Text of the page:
'(B) forcing or requiring any person to cease using, selling, handling, transporting, or otherwise dealing in the products of any other producer, processor, or manufacturer, or to cease doing business with any other person, or forcing or requiring any other employer to recognize or bargain with a labor organization as the representative of his employees unless such labor organization has been certified as the representative of such employees under the provisions of section 159 of this title: Provided, That nothing contained in this clause (B) shall be construed to make unlawful, where not otherwise unlawful, any primary strike or primary picketing;'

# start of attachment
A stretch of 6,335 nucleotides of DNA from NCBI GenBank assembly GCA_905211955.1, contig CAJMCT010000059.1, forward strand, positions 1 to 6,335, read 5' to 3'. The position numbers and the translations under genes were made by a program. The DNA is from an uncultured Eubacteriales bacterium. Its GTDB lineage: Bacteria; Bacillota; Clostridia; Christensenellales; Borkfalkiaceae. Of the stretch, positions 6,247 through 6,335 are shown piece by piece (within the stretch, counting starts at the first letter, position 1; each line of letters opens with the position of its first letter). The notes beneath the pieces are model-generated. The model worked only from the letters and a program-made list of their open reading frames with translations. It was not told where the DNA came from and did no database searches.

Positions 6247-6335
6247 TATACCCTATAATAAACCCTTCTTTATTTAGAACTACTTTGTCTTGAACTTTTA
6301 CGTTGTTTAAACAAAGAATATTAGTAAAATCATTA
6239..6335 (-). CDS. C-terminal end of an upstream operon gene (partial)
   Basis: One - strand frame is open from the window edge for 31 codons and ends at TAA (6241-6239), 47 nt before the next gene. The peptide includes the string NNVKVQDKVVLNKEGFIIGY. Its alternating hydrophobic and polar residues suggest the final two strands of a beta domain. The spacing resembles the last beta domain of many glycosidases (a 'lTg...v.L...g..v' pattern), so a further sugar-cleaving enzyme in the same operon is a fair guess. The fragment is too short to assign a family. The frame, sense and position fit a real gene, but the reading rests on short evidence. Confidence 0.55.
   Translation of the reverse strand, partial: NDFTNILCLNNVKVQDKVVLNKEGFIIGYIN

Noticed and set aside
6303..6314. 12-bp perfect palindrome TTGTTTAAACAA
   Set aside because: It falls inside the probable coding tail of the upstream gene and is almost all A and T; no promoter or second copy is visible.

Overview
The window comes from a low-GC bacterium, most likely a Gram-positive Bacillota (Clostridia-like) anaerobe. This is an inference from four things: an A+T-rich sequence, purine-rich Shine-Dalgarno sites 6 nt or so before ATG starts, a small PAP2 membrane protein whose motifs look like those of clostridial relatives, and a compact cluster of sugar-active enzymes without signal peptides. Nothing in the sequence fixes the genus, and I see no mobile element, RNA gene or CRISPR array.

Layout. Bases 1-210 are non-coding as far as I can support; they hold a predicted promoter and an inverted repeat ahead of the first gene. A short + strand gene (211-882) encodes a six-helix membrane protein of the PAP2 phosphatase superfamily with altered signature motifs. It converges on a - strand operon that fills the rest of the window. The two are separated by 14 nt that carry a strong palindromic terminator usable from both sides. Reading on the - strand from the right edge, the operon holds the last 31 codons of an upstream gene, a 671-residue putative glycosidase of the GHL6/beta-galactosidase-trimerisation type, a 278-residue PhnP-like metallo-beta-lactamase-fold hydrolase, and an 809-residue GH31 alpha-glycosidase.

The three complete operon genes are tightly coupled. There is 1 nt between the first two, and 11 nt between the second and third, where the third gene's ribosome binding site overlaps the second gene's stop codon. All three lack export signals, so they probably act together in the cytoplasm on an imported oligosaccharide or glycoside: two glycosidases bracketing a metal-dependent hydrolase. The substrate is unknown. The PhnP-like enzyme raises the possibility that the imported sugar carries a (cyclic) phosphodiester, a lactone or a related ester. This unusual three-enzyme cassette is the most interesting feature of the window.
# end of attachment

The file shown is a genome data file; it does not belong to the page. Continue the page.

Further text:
8(b)(4)(B), National Labor Relations Act, 29 U.S.C.A. 158 et seq.
The trial examiner also found that onethird of the doors being shipped into the Philadelphia area by two large manufacturers, at the time the unfair labor practice charge was lodged, were precut or prefit doors. Metropolitan District Council of Philadelphia and Vicinity of the United Brotherhood of Carpenters and Joiners of America, AFL-CIO, Etc., 149 N.L.R.B. No. 65, 656-657
For a discussion of this problem, see, Johns, Analysis of Philadelphia Pre-Cut Door Decision, supra note 5; The Supreme Court, 1966 Term, supra note 5 at 251-252; Note, Secondary Boycotts and Work Preservation, supra note 5 at 1410-1412; Note, 28 La.L.Rev. 279, 289-290 (1968); 34 Brooklyn L.Rev. 332, 336 (1968)
For a discussion of the problem, see, Lesnick, Job Security and Secondary Boycotts: The Reach of NLRA 8b4 and 8e, 113 U.Pa.L.Rev. 1000, 1039 (1965)